Sunday, August 14, 2011


The "base case" or "standard run" of the first edition (1972) of "The Limits to Growth". Note how the start of the decline of the industrial and agricultural world production occurred around the start of the second decade of the 21st century

What is most impressive in the recent world events is not so much that the authors of "The Limits to Growth" may have predicted with incredible accuracy in 1972 the start of the decline of the world's economic system, evidenced today by the financial crisis. After all, they presented several scenarios with different results. That the "base case" scenario, the one they deemed the most likely on the basis of the available data, may turn out to be right is impressive, yes, but it may have been also a bit of luck.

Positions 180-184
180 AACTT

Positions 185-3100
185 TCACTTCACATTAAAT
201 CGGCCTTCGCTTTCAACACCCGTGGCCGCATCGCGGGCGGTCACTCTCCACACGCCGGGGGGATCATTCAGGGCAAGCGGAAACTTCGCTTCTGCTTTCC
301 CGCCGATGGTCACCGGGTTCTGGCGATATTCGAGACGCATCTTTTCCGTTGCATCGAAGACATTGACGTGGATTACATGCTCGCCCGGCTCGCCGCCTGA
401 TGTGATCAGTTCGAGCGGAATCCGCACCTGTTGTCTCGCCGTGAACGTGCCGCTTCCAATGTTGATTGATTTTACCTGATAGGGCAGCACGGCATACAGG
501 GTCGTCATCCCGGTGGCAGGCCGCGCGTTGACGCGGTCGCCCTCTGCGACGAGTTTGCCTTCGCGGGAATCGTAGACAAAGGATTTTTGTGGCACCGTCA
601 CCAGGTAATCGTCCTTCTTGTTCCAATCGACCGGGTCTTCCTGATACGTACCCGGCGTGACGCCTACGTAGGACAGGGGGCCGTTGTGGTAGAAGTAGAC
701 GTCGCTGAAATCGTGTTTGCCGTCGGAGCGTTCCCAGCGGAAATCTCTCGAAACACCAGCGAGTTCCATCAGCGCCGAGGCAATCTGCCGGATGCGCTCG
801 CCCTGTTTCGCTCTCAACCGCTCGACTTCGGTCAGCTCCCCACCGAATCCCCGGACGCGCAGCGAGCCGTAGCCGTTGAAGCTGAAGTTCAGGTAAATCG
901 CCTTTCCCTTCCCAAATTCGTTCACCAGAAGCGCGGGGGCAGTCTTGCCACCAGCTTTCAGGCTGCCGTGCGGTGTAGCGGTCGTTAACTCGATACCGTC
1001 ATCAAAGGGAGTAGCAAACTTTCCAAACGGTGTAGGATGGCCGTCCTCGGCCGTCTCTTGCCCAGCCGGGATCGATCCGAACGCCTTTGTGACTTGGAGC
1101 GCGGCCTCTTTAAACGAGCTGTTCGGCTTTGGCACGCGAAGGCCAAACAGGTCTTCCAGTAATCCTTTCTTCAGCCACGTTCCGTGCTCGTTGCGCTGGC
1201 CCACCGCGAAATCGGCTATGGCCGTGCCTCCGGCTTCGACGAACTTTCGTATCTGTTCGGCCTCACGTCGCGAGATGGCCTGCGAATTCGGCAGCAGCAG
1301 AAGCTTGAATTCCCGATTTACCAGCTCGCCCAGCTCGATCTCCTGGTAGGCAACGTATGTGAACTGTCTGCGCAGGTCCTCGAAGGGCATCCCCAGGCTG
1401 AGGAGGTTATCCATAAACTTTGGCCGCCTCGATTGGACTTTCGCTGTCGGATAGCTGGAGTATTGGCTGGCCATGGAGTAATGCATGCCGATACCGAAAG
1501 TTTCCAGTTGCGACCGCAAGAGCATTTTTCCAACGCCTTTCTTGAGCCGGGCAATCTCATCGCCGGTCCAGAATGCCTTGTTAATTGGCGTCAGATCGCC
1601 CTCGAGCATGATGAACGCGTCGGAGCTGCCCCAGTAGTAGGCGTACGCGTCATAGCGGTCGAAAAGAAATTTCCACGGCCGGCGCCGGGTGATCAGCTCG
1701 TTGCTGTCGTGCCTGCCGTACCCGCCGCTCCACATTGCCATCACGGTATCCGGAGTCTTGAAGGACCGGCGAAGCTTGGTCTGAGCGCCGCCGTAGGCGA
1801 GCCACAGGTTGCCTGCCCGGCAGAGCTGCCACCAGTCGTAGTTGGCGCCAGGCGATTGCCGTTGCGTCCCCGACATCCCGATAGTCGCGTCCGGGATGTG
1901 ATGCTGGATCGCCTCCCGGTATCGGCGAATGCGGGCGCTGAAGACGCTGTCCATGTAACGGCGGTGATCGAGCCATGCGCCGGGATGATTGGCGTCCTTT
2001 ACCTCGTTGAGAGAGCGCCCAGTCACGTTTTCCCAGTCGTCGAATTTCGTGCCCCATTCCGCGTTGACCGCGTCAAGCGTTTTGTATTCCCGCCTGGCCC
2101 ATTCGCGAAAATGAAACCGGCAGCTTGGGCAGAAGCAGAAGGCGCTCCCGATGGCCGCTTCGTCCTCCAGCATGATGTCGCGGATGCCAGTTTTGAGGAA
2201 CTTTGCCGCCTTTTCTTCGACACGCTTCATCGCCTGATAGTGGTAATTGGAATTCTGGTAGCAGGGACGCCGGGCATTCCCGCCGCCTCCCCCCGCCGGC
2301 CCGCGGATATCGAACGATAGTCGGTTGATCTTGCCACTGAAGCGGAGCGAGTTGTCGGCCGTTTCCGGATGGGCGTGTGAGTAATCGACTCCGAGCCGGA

It is not even so impressive that "The Limits to Growth" was criticized, demonized and ridiculed in every possible way before being consigned to the dustbin of the wrong scientific theories. After all, in 1972 it was difficult to believe that it could be possible to foresee a crisis that was to occur 40 years in the future.

No, what is really impressive is that in the newspapers, in TV, or in the speeches of those who can take decisions, no one is asking what is happening and why.


See also my book on "Revisiting the Limits to Growth"


Ugo Bardi is a member of the Club of Rome, faculty member of the University of Florence, and the author of "Extracted" (Chelsea Green 2014), "The Seneca Effect" (Springer 2017), and Before the Collapse (Springer 2019)